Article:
Time for one thing: Time for the Times

An ode to relaxing with the Sunday New York Times


Lori Leibovich
August 19, 1997 11:00PM (UTC)

i try to read the newspaper every day, really I do. Some mornings, I get up in time to make a pot of coffee, take a long shower and sit for a while drinking in the day's news before I get caught up in work, errands, everything. Most days though, the paper gets stuffed in my bag. It pleads with me throughout the day, tightly folded and wrapped in rubber bands, desperate to be read. But it's usually bedtime before I have a chance to pull it out. I skim the already-old news, then fall asleep wondering why I pay for the subscription.

Like exercise, reading the newspaper thoroughly -- being current-events savvy -- makes me feel good. But I rarely get a chance to do it, except on Sunday, a day I try to leave untouched no matter how hectic my weekend becomes. I carve out a couple of hours each Sunday for myself and one of my significant others, the Sunday New York Times.

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My Sunday Times arrives on Saturday night shortly after midnight. When I open up the royal blue plastic bag on Sunday, I feel something close to arousal, the intellectual kind, but thrilling just the same. I give the Times the once over before devouring each section individually, to see what I'm in for, what my time commitment to the paper will be for the day. Is there a cover story in the magazine that I want to read? Is a three-part series beginning in the front section? Then, I make my coffee, prepare my bagel or toast or oatmeal, place my provisions within arms reach and jump in. Sometimes I take the paper into bed, its dusty aroma invading my sheets, mixing with the stale scent of sleep. Sometimes I splay it across the kitchen table or the living room floor. Usually the Sunday paper and I end up on the couch, sections tossed here and there, crumpled newsprint amid throw pillows and a twisted afghan. (We have a very passionate relationship.)

I've learned that there are as many strategic ways of attacking the Sunday Times as there are people who read it. My stepfather heads for the Week in Review first because he needs to stew over old news before digesting the new stuff. One Boston couple I know is so obsessive about the Sunday crossword puzzle that they have a friend in New York fax the puzzle to them on Saturday night so they can get a head start. A broadcast journalist friend who breathes news throughout the week chucks the "serious" sections immediately and dives into the frivolous worlds of travel, the arts and the wedding pages.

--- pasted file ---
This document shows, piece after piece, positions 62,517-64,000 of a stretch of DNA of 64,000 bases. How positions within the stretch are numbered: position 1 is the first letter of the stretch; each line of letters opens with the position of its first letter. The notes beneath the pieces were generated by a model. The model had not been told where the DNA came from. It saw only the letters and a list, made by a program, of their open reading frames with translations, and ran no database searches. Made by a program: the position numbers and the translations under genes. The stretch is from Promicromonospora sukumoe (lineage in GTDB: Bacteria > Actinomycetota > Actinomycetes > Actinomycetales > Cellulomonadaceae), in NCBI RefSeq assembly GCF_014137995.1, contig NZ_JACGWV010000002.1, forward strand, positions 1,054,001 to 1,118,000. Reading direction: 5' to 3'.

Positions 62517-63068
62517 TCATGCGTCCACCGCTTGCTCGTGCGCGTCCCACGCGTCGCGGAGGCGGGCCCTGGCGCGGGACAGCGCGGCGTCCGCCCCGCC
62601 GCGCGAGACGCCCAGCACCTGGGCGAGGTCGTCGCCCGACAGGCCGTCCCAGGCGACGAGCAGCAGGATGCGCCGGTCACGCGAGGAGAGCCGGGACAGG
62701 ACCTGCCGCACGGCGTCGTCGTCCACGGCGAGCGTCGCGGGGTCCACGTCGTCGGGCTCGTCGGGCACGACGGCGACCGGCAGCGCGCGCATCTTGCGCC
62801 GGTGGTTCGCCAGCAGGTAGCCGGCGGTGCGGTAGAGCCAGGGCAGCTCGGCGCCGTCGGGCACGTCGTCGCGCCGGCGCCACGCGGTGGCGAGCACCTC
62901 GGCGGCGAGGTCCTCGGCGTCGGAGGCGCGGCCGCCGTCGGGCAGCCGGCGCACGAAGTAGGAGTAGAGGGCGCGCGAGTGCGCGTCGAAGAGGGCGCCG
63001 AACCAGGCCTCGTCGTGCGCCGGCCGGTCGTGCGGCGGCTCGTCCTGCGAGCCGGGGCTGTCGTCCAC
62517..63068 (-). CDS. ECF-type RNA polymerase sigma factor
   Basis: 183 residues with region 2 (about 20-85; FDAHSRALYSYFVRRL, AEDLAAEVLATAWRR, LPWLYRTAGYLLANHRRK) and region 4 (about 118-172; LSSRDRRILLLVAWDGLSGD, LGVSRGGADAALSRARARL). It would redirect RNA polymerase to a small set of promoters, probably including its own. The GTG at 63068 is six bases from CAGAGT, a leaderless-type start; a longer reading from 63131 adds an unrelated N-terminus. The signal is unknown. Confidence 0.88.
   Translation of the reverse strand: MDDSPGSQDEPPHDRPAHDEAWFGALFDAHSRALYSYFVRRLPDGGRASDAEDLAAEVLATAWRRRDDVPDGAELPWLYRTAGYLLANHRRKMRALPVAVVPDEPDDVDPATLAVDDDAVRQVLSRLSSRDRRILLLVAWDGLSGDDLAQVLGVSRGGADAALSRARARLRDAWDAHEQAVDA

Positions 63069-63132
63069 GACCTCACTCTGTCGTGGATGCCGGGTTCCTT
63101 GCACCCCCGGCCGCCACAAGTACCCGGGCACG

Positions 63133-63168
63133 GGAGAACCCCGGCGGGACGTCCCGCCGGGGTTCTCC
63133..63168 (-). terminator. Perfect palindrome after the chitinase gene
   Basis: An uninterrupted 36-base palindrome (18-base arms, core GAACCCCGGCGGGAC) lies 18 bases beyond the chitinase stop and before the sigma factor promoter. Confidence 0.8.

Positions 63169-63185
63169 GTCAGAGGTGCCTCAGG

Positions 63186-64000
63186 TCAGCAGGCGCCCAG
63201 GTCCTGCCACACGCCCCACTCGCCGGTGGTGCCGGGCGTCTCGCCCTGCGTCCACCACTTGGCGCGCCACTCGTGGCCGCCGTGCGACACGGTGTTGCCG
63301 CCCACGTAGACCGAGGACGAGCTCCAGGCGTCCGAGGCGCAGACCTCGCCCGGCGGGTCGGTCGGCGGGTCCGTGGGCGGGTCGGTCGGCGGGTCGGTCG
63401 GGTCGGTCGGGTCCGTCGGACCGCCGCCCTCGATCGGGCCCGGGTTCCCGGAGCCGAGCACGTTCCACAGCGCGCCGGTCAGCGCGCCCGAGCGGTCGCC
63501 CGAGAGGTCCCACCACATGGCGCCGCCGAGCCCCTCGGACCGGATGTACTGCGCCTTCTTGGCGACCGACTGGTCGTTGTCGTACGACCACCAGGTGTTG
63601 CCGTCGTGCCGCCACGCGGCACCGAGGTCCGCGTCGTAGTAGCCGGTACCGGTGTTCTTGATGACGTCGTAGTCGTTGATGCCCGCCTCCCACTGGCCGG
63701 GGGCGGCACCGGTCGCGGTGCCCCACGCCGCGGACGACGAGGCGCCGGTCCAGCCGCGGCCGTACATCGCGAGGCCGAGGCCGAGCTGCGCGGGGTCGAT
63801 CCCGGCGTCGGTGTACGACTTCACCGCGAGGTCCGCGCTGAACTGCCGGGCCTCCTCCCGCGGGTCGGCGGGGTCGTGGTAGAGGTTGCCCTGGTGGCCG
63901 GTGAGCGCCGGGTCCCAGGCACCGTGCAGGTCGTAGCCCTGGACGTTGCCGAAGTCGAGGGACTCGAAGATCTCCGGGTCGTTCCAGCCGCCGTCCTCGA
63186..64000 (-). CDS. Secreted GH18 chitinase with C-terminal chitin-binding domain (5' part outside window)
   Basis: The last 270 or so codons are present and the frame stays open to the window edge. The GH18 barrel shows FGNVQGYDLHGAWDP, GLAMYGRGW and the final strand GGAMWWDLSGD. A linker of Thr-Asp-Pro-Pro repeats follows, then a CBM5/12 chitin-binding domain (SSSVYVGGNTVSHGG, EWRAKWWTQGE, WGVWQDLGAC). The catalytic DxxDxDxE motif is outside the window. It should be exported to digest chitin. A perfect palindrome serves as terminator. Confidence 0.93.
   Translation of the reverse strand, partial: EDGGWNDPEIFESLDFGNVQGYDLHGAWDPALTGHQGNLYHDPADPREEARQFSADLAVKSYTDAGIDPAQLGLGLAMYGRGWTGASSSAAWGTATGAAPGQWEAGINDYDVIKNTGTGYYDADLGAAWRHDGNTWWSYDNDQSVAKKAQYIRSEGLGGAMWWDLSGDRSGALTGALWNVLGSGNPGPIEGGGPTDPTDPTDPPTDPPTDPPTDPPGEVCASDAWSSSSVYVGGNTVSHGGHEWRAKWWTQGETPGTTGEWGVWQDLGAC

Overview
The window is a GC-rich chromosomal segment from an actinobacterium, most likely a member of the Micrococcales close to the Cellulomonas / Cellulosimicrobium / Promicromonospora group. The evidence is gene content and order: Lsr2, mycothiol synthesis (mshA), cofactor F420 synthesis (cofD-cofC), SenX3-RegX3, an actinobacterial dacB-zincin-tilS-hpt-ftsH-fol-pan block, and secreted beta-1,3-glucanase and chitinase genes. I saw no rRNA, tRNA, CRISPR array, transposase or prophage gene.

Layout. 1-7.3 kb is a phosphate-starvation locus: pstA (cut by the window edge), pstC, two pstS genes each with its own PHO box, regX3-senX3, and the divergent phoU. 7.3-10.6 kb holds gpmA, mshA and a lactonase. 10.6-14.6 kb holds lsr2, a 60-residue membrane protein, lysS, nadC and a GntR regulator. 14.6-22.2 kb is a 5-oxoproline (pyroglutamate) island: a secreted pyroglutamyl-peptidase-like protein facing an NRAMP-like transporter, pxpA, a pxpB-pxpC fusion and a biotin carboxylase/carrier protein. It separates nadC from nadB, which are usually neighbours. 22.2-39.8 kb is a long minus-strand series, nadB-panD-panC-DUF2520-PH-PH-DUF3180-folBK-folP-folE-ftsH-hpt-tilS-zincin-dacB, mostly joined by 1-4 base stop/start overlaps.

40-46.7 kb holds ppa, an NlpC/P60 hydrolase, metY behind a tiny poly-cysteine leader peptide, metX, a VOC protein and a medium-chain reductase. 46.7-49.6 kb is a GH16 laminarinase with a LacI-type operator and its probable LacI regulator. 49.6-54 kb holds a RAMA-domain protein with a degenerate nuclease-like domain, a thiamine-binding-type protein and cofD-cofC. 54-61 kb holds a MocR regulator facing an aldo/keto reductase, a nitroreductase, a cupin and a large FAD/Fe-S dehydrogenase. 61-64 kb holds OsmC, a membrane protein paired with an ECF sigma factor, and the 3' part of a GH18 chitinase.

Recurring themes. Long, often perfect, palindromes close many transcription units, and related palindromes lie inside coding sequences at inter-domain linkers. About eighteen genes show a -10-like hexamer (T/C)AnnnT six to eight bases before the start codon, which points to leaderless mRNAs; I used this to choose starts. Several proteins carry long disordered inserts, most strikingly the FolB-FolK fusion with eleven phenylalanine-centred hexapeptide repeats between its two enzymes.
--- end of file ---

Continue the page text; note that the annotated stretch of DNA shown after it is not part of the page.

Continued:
Me, I've been devouring the Sunday Times the same way for years. First, I get rid of sports, business and travel. The first two for lack of interest, the third for lack of funds. I start with the front section, feeling that if I make it through the mountain of news and facts and data and analysis, I have earned my right to move on to the more indulgent sections. Next, the Week in Review, probably the most crucial section for Mothers Who Think and busy people in general, since it spins and summarizes the stories of the week and predicts trends that we are far too busy carpooling/earning a living/nursing/screaming to keep up with.

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By the time I'm done with Arts, it's somewhere past midday and time to peel myself off the couch and do productive but mundane Sunday tasks like laundry, vacuuming and grocery shopping. My Times stride is thrown off -- temporarily. When I get back on track, it's usually bedtime, and I'm left with the parts of the paper that I call dessert -- the New York Times Book Review and the magazine.

Let's face it, Sunday nights suck. The work week looms, we usually catch up with faraway family and friends by phone (often depressing), we pay bills and create grand To-Do lists. It is a night of melancholy and dread. So when I finally ease into these last two sections, my mind craves language, not reportage, something that will lift me, or at the very least soothe. The His/Hers column used to do this, before it morphed into the very tepid "Lives" column. It used to be that the magazine was rife with thought-provoking pieces that sent me to sleep raw -- in a good way -- thinking deeply about someone or something that I actually cared about. But lately, the Times Magazine has less meat. (Remember when it was thick enough to actually look like a magazine? Remember when you couldn't mistake it for a coupon flyer?) But still, maybe once a month, a fabulous feature finds its way onto the cover and I nuzzle it under my chin gratefully. And the Book Review makes me feel smart by osmosis. It allows me to glimpse all of the books that I will never, ever, ever have time to read.


Lori Leibovich

Lori Leibovich is a contributing editor at Salon and the former editor of the Life section.

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